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News and resources regarding COVID-19

Safe Schools Flash Drive, Milk Dump Update and MidAmerican Energy Response to Sierra Club Study

Iowa Educators for a Safe Return to School

A show of support for teachers and school safety in the age of COVID-19 is planned for this weekend in Sioux City. SPM’s Sheila Brummer has more.

An activist group organized a flash drive event for Saturday, pushing for a safe return to learning this upcoming academic year.

“I want to get back to normal, I want to get back to school. I just want get back to school.  I just want to have everyone wear masks so we can do it.”

That’s Jeremy Dumkrieger, one of the organizers of the group “Iowa Educators for a Safe Return to School”.  He’s an art teacher from northwest Iowa.  The group has more than 21,500 members on Facebook.

“We just wanted to raise awareness again and keep it in the spotlight. So, people won’t forget it and think I need to buy new masks.”

Community members are encouraged to line up at North High School in Sioux City starting at 9:30, then at ten the caravan will make a loop through the city before stopping at the school administration building in downtown.

“Everyone is encouraged to decorate their cars in support of teachers their parents and to join us.”

More information about the flash drive event can be found on social media. Masks and social distancing will be required.

Environmental officials in Iowa are still investigating, after Hy-Vee admitted employees dumped 800 gallons of spoiled milk in a creek in the Des Moines area.

The milk spoiled after a power outage caused by Monday’s major wind storm.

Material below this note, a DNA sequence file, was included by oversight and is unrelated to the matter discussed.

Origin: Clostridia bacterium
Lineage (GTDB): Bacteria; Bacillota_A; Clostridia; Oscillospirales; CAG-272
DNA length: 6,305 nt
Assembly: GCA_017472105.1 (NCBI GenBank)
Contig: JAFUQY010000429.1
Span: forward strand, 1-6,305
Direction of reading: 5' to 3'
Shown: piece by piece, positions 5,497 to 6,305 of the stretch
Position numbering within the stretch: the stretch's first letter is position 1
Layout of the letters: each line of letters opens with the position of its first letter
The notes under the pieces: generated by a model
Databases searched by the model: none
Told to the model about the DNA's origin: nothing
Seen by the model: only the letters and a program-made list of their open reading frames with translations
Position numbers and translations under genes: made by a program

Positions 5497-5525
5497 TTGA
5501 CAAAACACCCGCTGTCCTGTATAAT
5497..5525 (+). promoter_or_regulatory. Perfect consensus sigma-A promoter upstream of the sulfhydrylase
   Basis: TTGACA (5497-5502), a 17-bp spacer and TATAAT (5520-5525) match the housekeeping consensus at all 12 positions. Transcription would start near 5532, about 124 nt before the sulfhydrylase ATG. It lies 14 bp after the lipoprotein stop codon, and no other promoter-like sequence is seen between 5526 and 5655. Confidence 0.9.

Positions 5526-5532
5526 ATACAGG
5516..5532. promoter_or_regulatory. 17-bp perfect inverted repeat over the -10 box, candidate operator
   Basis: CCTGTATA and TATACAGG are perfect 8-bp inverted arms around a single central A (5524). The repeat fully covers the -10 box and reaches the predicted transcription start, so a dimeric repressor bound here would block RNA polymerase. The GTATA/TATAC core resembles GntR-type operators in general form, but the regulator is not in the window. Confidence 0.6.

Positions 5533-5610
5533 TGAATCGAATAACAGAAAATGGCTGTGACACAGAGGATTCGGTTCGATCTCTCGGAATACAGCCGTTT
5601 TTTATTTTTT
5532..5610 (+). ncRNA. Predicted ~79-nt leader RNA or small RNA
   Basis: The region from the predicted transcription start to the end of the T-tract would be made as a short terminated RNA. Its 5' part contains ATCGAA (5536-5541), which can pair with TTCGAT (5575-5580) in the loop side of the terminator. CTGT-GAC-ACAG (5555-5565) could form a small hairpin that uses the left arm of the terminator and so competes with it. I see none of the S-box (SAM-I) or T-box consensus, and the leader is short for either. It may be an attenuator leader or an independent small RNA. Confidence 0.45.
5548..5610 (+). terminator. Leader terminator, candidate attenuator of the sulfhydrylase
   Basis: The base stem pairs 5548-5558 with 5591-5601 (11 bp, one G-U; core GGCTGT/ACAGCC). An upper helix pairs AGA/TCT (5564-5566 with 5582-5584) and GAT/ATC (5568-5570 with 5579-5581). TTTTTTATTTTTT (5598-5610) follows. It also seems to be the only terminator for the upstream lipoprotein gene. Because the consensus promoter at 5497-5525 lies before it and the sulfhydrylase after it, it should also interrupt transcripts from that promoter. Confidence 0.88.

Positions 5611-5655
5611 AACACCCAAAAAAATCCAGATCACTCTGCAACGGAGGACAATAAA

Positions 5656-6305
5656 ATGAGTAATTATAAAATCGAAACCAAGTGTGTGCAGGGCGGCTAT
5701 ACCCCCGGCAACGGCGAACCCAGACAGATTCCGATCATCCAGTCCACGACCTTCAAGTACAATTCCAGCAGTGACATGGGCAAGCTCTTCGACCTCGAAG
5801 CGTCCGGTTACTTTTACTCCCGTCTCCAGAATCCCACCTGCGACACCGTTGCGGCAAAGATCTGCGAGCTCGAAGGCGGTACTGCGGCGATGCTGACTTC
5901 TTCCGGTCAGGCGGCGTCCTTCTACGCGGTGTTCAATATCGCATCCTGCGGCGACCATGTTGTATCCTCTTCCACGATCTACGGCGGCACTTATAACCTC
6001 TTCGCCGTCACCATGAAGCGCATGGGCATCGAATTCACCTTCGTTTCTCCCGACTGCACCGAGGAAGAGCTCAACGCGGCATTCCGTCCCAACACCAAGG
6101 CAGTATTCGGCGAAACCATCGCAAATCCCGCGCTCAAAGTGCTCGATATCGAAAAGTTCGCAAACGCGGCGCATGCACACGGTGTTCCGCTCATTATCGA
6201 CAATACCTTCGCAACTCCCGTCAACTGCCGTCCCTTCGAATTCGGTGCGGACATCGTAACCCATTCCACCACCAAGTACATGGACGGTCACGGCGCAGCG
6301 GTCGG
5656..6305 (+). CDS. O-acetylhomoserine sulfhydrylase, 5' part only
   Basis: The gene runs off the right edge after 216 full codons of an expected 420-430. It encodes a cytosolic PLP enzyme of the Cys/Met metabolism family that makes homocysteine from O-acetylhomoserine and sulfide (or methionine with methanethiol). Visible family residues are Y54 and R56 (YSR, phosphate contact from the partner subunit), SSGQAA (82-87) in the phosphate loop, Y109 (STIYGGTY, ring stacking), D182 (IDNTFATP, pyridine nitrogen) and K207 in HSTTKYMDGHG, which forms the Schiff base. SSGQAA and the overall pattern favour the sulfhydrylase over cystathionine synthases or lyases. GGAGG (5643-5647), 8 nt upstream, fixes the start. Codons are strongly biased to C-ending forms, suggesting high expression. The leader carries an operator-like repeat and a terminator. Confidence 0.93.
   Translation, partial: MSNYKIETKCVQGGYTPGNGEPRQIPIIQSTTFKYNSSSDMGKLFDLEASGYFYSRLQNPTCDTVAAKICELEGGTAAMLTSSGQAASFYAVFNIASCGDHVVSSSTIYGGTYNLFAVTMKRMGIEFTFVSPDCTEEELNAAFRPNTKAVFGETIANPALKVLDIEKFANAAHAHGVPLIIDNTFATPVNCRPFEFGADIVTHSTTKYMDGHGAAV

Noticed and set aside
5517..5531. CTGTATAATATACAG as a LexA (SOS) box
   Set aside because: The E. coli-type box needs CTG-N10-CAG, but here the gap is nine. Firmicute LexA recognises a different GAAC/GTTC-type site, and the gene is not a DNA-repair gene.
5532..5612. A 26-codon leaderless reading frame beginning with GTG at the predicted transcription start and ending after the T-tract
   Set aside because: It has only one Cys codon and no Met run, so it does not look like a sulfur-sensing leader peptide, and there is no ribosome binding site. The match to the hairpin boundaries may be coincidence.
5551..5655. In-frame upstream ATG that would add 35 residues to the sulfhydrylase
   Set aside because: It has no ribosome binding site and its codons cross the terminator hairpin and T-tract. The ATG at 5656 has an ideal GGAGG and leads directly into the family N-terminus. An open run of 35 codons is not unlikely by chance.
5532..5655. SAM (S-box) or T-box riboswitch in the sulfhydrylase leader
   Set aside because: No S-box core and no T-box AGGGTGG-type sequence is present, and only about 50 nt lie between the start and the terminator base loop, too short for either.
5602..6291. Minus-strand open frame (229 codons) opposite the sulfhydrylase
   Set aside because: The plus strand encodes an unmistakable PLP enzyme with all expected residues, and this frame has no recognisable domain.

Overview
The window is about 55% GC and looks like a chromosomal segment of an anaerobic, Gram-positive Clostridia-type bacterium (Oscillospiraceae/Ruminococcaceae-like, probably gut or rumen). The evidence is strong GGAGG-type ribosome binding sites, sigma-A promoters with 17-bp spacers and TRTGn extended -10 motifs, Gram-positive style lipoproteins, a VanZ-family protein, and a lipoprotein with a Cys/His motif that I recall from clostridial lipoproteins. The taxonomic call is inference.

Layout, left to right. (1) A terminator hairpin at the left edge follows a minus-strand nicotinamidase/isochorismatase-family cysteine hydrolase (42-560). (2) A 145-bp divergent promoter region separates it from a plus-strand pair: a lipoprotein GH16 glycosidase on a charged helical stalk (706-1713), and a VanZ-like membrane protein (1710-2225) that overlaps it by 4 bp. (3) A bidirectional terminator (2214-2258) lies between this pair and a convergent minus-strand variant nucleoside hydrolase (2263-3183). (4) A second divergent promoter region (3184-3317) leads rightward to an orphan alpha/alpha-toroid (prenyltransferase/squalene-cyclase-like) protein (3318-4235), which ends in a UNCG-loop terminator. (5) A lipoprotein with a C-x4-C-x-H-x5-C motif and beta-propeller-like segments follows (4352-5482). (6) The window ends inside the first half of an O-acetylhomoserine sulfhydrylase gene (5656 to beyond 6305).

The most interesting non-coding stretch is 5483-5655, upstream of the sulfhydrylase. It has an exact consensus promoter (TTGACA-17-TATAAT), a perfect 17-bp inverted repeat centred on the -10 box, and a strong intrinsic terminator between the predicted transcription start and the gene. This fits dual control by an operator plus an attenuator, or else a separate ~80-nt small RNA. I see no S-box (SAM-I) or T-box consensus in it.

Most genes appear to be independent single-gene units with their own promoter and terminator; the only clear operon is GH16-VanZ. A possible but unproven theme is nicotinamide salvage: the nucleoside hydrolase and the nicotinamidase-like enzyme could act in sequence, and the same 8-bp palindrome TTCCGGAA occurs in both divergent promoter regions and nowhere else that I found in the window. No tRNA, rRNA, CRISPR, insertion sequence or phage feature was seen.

DNR officials say minnows and small game fish have died in a span of a half-mile in the creek.   Hy-Vee released a statement saying the store employee who told workers to dump the milk in a storm drain made an uninformed decision.

MidAmerican Energy sent out a response to a new report by the Sierra Club, that found the company’s two coal plants near Sioux City lost $27.5 million for customers during the past five years.

In a statement MidAmerican Energy says their investment in wind energy over two decades demonstrates a commitment to providing increasing renewable energy. And, since 2003 harnessing wind energy cut its carbon intensity in half.  In May, the Iowa Utilities Board verified renewable sources supplied more than 61% of the energy delivered to customers last year.

Also, the company says it on track to become the first major utility in the U.S. to produce enough renewable, zero carbon energy for customers in Iowa and South Dakota. You can see the full statement on our website kwit.org.

Full Statement Released by MidAmerican Energy:

As MidAmerican Energy’s investment in wind energy over two decades demonstrates, we are committed to providing increasingly renewable energy to our customers. Since 2003, harnessing wind energy has enabled us to cut our carbon intensity in half, a trend that will continue as we add to our wind fleet. In May, the Iowa Utilities Board verified that renewable sources, mostly through wind energy, supplied 61.3% of the energy that we delivered to our Iowa customers in 2019. 

In the past 60 months, MidAmerican retired four of its nine coal units, including two at the George Neal Energy Center, and converted another to natural gas, a lower carbon dioxide energy source. Evaluating our energy mix to serve our customers reliably and affordably is a top priority for our company, and we continue to explore opportunities to add solar to our generation mix and deploy technologies like battery storage and geo-mechanical pumped storage to help bolster the availability of our renewable energy. We will continue to evaluate various technologies and adopt them when proven reliable and cost effective.

MidAmerican’s commitment to its customers will remain focused on delivering reliable and affordable energy that is increasingly renewable. We are on track to become the first major utility in the U.S. to produce enough renewable, zero carbon energy to meet our Iowa and South Dakota customers’ load on an annual basis. Coupled with rates that are the 12th lowest in the country, it is clear that MidAmerican is living up to its promises and will continue to do what’s right for our customers well into the future.

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